View All Stories


View All News


BU’s National Emerging Infectious Diseases Laboratories will begin doing tuberculosis research at a higher biosafety level in the coming months, following approval of the work by the Boston Public Health Commission. The research will be transferred from another lab on the Medical Campus.

TB researchers Igor Kramnik, a School of Medicine professor of medicine and director of NEIDL’s Aerobiology Core, and James Galagan, a College of Engineering professor of biomedical engineering and NEIDL associate director of systems biology, have also received approval from BU’s Institutional Biosafety Committee (ISB) to begin preparing for Biosafety Level 3 (BSL-3) research at NEIDL. BSL-3 research at the lab was green-lighted by a federal court in September.

Kramnik says his research probes the “mechanisms of host susceptibility to tuberculosis, to determine how to prevent destructive lung inflammation caused by the pathogen.” He and his colleagues have managed to stem the disease’s lung lesions in mice, and they are now trying to figure out how to activate such protection in humans and prevent TB transmission by coughing.

“We’ll be able to start training in the new BSL-3 lab within a month,” says Kramnik. “We’ll start working with the pathogenic strain as soon as we are comfortable using the space.” Additional ISB review may be required before the BSL-3 work begins.

NEIDL associate director Ronald Corley, Medical Campus associate provost for research and a MED professor and chair of microbiology, says Boston is the only city he knows of that requires municipal health commission approval of BSL-3 research. The approval adds important external oversight to the high-containment laboratory, he says.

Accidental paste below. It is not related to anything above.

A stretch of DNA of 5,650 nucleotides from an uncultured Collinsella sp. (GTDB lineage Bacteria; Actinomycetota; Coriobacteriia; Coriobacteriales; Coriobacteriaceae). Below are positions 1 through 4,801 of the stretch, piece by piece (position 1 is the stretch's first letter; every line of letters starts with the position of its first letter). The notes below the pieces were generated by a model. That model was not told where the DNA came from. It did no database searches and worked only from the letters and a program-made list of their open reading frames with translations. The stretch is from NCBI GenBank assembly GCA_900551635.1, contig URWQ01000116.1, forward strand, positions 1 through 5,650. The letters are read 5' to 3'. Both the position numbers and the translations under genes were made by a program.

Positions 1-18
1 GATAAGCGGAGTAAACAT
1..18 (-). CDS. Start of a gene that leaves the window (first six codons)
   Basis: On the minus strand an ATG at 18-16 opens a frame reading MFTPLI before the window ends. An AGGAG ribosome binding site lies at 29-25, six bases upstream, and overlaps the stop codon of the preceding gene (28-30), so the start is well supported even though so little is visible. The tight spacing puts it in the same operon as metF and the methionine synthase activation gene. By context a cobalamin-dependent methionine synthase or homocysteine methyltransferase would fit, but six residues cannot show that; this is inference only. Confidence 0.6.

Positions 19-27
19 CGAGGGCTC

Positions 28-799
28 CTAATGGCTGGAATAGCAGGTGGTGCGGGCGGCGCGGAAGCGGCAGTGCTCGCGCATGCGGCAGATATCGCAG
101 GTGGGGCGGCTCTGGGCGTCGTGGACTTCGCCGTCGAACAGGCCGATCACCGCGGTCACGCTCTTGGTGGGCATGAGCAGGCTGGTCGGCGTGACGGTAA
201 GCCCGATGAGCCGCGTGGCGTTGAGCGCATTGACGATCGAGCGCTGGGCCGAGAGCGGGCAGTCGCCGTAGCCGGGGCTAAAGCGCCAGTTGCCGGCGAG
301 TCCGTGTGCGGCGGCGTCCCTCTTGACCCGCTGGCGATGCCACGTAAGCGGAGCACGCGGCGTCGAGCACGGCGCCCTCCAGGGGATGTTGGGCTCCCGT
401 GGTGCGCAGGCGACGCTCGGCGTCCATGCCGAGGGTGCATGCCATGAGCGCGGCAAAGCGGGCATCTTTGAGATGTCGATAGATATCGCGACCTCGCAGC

Kevin Tuohey, executive director for research compliance at BU and Boston Medical Center, says the Boston Public Health Commission’s review “is a comprehensive process that requires the submission of project-specific information and a variety of safety plans addressing biological safety, employee health, emergency response, security, transportation, training, and the maintenance of the laboratory space.” The submission of that information, he says, is followed by a commission inspection of labs and their procedures and equipment.

Biosafety Level 4 (BSL-4) research at NEIDL is not expected to begin until after the resolution of a state court case and approval by the Boston Public Health Commission and the federal Centers for Disease Control and Prevention. The lab was cleared two years ago for BioSafety Level 2 (BSL-2) research, which has included Dengue fever virus and some TB work using “surrogates” of human TB.

TB is “one of the areas of research we are planning to expand in NEIDL,” Corley says, “because it is one of the biggest health problems in the world, and it is also a disease that exists in Boston. There are more and more drug-resistant varieties that are emerging. It’s quite appropriate for NEIDL to be studying it.